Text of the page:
Dracula vampira

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Dracula vampira
Dracula vampira 3.jpg
CITES Appendix II (CITES[1]
Scientific classification
Kingdom: Plantae
(unranked): Angiosperms
(unranked): Monocots
Order: Asparagales
Family: Orchidaceae
Subfamily: Epidendroideae
Tribe: Epidendreae
Subtribe: Pleurothallidinae
Genus: Dracula
Species: D. vampira
Binomial name
Dracula vampira
(Luer) Luer

Masdevallia vampira Luer

Dracula vampira is an epiphytic orchid species, endemic to Ecuador.[2]


The orchid has large distinctive flowers; the sepals are rounded with the top corner pulled into a thin tail, which may extend up to 11 cm in length. Although green in colour, the sepals are covered by numerous blackish purple veins and the tails are almost completely black. The large sepals dwarf the petals and lip of the flower, which are white in colour and marked with purple and pinkish veins respectively. Dracula vampira is a large epiphyte, meaning that it does not grow in soil, it has many stems; the erect leaves are between 15 and 28 cm long.[3] The generic name of this species - Dracula means little dragon, named due to the exotic flower shape.[4]


Dracula vampira is endemic to Ecuador in South America being found only on the slopes of Mount Pichincha.[3] It is found between 1900 and 2200 metres above sea level,[5] where it is fairly locally abundant.[3]


As an epiphyte D. vampira does not grow in soil, instead it grows on the lower sections of trees on the forested mountainside; many plants may accumulate on damp, leaf litter.[3][6]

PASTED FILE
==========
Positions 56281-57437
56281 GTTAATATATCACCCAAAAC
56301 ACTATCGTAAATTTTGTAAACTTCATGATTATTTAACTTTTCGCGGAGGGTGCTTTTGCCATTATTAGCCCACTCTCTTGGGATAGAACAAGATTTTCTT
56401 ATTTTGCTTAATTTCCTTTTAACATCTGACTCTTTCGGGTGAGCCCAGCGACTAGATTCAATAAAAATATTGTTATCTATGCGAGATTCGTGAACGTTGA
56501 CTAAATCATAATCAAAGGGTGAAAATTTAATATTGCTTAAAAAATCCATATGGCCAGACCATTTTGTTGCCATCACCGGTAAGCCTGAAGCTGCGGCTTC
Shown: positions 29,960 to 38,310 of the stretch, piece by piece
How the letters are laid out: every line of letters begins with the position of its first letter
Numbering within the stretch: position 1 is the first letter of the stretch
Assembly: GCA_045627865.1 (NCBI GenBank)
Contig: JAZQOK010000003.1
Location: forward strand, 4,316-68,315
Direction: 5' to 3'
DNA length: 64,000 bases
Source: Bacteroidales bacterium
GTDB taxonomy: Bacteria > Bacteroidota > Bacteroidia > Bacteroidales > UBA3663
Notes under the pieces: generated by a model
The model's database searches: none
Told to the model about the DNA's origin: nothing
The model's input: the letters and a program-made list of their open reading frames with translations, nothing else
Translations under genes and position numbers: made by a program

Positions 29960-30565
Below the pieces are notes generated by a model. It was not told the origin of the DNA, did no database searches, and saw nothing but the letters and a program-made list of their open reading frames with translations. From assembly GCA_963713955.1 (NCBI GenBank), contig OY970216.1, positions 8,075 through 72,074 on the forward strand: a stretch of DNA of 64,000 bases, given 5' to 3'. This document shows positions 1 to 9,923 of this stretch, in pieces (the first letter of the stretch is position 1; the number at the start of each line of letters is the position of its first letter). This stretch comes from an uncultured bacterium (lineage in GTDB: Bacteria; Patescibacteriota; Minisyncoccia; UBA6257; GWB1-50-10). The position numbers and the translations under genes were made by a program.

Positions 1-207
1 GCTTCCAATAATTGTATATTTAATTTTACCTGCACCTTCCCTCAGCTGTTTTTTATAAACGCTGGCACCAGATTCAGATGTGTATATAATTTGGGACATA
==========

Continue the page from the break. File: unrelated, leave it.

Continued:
Dracula vampira was classified as Vulnerable on the 1997 IUCN Red List of Threatened Plants,[7] (although this status no longer applies[8]) and listed on Appendix II of CITES, together with almost all orchids.[1] It is popular in cultivation for its extremely dramatic, large flowers.[4]


This article incorporates text from the ARKive fact-file "Dracula vampira" under the Creative Commons Attribution-ShareAlike 3.0 Unported License and the GFDL.

  1. ^ a b "Dracula vampira (Luer) Luer". UNEP-WCMC Species Database. UNEP-WCMC. Retrieved July 21, 2011. 
  2. ^ "Catalogue of Vascular Plants of Ecuador". Missouri Botanical Garden. Retrieved 2009-03-06. 
  3. ^ a b c d Luer, C.A. (1993) Systematics of Dracula. Missouri Botanical Gardens.
  4. ^ a b Hermans, J. & Hermans, C. (1997) An Annotated Checklist of the Genus Dracula. Orchid Digest Corporation.
  5. ^ Jenny, R. (1997) Dracula vampira. Caesiana,8: center page.
  6. ^ Attenborough, D. (1995) The Private Life of Plants. BBC Books, London.
  7. ^ Walter, K.S. & Gillett, H.J. [eds] (1998) 1997 IUCN Red List of Threatened Plants. Compiled by the World Conservation Monitoring Center. IUCN - The World Conservation Union, Gland, Switzerland and Cambridge, UK
  8. ^ For explanation, see "Frequently Asked Questions". IUCN. Retrieved 11 October 2011. 

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